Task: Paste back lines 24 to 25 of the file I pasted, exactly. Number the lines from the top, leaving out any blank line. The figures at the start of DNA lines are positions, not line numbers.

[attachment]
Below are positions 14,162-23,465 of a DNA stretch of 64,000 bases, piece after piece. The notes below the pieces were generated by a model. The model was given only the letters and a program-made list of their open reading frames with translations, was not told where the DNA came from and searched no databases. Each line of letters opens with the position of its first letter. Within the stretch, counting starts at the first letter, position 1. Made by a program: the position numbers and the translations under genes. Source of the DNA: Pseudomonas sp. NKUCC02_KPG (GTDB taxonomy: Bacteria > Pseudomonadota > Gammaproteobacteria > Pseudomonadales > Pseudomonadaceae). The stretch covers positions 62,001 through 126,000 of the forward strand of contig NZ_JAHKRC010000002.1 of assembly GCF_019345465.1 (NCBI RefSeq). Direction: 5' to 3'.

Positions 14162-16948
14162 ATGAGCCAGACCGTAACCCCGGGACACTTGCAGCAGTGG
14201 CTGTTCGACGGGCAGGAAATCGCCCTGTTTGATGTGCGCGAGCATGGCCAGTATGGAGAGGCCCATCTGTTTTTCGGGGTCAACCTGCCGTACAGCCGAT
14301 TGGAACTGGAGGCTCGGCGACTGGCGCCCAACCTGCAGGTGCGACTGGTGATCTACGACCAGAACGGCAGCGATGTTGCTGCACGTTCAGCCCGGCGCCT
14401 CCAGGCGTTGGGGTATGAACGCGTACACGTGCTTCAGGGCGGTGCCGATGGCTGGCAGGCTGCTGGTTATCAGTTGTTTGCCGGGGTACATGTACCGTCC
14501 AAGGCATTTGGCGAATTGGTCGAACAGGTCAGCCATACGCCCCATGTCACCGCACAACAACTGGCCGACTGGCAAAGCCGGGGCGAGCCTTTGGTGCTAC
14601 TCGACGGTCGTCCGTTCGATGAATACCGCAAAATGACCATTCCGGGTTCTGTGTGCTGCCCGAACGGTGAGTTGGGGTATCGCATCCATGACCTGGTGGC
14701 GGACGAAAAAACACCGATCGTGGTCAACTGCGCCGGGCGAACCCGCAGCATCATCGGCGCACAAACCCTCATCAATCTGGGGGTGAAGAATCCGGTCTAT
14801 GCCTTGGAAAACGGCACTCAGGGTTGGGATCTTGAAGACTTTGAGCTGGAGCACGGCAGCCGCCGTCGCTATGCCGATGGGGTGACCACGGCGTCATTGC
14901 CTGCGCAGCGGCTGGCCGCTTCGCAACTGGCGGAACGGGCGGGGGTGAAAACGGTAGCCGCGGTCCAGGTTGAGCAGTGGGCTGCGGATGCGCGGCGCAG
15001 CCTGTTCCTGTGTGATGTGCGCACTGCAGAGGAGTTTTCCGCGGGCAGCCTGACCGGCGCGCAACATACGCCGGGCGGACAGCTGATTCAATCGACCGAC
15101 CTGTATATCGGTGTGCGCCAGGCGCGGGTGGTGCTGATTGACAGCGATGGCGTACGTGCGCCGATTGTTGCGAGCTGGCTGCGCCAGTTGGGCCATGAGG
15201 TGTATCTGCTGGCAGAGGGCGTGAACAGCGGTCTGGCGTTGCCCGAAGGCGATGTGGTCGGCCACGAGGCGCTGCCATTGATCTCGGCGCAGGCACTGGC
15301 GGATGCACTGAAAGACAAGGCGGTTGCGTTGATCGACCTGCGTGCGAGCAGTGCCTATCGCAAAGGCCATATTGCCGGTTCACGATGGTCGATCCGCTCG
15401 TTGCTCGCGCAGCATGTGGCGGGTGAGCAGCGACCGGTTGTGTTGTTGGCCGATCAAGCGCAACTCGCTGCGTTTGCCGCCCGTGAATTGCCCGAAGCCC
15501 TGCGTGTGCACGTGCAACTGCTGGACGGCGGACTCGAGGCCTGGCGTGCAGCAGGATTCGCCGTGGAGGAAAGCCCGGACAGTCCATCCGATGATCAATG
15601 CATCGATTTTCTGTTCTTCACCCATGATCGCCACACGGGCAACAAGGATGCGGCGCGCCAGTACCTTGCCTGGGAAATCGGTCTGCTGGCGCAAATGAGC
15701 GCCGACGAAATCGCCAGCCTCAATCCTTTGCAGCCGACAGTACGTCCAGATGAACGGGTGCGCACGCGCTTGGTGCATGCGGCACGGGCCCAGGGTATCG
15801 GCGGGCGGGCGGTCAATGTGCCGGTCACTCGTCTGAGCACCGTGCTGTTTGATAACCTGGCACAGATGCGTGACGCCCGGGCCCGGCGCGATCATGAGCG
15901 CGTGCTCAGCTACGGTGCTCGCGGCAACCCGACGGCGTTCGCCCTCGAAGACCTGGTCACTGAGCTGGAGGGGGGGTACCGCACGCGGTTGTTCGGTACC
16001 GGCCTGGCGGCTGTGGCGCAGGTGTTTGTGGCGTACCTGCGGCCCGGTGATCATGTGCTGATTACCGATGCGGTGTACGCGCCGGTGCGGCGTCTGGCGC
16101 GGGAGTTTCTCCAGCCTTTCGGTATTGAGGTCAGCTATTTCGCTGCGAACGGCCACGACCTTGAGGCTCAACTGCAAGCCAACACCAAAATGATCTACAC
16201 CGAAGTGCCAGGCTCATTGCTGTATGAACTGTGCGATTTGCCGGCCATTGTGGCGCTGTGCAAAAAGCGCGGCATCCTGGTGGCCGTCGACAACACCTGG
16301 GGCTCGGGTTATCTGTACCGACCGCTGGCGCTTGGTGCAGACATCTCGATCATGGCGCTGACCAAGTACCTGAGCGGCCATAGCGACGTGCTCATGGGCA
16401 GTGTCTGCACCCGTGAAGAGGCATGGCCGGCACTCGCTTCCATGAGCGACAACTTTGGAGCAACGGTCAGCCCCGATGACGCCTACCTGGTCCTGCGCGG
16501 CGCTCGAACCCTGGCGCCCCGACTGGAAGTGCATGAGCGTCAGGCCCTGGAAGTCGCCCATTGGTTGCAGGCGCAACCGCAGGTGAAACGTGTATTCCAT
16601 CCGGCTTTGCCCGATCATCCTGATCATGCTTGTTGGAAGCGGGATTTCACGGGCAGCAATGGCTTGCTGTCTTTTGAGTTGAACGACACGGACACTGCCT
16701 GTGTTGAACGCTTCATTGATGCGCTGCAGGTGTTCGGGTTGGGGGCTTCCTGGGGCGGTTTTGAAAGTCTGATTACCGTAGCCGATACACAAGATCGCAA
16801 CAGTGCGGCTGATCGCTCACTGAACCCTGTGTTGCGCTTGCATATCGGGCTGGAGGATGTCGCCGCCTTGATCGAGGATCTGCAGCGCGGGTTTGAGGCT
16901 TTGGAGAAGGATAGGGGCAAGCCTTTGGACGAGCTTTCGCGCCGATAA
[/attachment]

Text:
16201 CGAAGTGCCAGGCTCATTGCTGTATGAACTGTGCGATTTGCCGGCCATTGTGGCGCTGTGCAAAAAGCGCGGCATCCTGGTGGCCGTCGACAACACCTGG
16301 GGCTCGGGTTATCTGTACCGACCGCTGGCGCTTGGTGCAGACATCTCGATCATGGCGCTGACCAAGTACCTGAGCGGCCATAGCGACGTGCTCATGGGCA